It seems as if we are stuck now, but let us step back to look at our model from a distance. In the end, our model is just a directed graph, the nodes are Java objects and the edges are strong Java references. And this last observation seems to be the root cause of our scalability problem! Imagine all these objects had a unique identifying value and all these associations were more like unconstrained foreign keys in a relational database system. We could point to objects without making them strongly reachable. Can we?
Yes, we can! EMF offers a different generation pattern called reflective delegation and a different run-time base class called EStoreEObjectImpl which can be used to implement models that transparently support the needed characteristics. Fasten your seat belt…
Reflective delegation changes the code that is generated for your implementation classes in three ways. Member fields are no longer generated for features. The getters and setters for single-valued features no longer access a member field’s value but rather delegate to the reflective eGet and eSet methods. And the getters for many-valued features return special EList implementations which also delegate to some reflective methods. With this generation pattern we can effectively remove all modeled state from our EObjects, including the unloved strong references. But where does it go instead?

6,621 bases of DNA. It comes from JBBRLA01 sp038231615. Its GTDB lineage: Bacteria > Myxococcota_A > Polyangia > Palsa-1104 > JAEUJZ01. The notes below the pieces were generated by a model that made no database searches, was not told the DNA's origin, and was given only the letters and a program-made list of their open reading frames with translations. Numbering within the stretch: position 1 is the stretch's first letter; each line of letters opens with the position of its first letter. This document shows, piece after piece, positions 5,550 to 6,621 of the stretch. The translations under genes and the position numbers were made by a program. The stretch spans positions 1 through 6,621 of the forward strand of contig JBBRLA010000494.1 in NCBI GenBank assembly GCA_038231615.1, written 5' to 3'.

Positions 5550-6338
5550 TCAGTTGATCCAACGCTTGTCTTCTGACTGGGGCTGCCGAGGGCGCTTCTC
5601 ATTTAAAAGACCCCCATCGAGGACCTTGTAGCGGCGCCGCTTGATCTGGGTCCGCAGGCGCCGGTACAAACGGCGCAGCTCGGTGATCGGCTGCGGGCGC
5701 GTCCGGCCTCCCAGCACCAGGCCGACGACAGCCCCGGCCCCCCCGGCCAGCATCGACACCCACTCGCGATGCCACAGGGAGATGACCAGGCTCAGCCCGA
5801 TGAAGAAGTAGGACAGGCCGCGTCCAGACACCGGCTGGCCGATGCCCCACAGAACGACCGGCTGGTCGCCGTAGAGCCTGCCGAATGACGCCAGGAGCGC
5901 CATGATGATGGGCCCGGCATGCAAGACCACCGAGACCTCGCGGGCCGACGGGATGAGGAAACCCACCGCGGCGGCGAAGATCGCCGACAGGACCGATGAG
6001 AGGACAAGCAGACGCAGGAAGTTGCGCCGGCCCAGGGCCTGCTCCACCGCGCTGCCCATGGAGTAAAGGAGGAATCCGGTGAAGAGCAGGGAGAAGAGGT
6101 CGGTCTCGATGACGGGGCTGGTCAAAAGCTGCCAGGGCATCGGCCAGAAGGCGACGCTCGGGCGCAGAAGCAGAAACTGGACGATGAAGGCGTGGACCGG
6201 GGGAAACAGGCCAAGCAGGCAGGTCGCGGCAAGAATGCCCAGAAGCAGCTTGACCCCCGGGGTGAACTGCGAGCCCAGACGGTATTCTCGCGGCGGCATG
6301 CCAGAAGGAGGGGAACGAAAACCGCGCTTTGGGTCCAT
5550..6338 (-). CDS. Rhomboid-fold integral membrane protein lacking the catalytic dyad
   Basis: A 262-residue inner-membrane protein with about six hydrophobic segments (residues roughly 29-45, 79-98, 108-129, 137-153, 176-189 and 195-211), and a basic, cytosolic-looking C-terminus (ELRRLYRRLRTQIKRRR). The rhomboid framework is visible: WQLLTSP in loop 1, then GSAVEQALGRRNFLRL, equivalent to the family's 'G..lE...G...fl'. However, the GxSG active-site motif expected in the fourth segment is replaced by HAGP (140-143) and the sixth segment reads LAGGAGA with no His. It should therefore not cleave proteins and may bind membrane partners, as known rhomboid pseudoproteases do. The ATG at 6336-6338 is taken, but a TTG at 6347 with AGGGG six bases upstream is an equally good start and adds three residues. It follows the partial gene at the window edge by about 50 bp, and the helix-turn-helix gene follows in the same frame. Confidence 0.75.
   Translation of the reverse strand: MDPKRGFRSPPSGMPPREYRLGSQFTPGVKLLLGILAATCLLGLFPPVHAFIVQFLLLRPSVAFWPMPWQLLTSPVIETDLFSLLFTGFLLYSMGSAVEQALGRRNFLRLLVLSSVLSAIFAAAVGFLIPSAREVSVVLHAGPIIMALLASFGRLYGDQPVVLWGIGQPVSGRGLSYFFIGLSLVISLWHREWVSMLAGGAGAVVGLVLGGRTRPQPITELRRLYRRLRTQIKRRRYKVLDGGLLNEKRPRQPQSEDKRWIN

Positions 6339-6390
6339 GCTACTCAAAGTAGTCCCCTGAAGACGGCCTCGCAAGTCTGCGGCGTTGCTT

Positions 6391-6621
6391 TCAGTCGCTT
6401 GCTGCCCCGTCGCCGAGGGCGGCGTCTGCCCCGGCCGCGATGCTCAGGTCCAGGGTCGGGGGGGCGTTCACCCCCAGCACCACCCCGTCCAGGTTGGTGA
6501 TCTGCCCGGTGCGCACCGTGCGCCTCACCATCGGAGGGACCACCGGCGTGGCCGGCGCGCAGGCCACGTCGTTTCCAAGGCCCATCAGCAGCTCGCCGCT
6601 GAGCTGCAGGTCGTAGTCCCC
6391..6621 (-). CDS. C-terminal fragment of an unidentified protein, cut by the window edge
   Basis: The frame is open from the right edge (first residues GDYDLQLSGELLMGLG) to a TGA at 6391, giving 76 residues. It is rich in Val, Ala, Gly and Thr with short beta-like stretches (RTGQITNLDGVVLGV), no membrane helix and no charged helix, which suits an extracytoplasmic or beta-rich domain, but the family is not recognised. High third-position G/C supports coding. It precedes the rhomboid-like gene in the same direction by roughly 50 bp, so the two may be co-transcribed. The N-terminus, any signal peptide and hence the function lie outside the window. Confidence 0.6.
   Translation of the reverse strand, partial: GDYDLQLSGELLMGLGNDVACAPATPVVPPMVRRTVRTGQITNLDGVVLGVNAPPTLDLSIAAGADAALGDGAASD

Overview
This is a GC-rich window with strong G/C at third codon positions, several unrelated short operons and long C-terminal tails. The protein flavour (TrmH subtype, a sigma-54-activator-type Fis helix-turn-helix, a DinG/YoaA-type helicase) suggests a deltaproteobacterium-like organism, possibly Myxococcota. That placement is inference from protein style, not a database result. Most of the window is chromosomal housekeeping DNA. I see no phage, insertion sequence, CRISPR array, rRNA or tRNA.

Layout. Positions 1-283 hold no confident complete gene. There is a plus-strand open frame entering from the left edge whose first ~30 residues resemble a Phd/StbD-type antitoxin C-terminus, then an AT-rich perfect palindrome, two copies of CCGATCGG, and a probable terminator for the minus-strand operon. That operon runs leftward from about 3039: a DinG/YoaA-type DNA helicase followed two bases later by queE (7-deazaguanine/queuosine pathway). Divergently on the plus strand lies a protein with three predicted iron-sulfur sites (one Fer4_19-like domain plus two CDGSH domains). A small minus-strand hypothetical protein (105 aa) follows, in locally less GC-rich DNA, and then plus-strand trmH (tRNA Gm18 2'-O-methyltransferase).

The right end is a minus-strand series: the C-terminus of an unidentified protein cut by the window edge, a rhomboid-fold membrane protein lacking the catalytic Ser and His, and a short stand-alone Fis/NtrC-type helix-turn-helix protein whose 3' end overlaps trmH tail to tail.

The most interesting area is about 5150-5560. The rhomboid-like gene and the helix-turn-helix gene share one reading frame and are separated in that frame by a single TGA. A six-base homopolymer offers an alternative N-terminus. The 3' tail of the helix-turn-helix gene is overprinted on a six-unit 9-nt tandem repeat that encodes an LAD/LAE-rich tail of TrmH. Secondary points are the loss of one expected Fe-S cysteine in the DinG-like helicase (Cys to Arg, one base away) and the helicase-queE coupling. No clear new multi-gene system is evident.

Since we removed the state from our generated classes and the default base class EObjectImpl is not able to store modeled state it is obvious that we need a different base class, which can easily be achieved with the generator property Root Extends Class. While we could write our own implementation of InternalEObject it is usually sufficient to use or subclass EStoreEObjectImpl. Instances of this class delegate all their state access to an EStore which can be provided by the application. We only need to write our own EStore implementation with a dozen or so methods to fulfill the contract and ensure that each EStoreEObjectImpl instance points to an appropriate store instance. I have seen frameworks which maintain a separate store instance for each model object, others let all objects of a resource or a resource set share a single store and others (like CDO, explained later on) are even more complex. I think the right choice depends on how exactly the store is required to handle the object data. Before we dive into CDO’s approach we have to look at a tricky problem that all possible store implementation have to solve.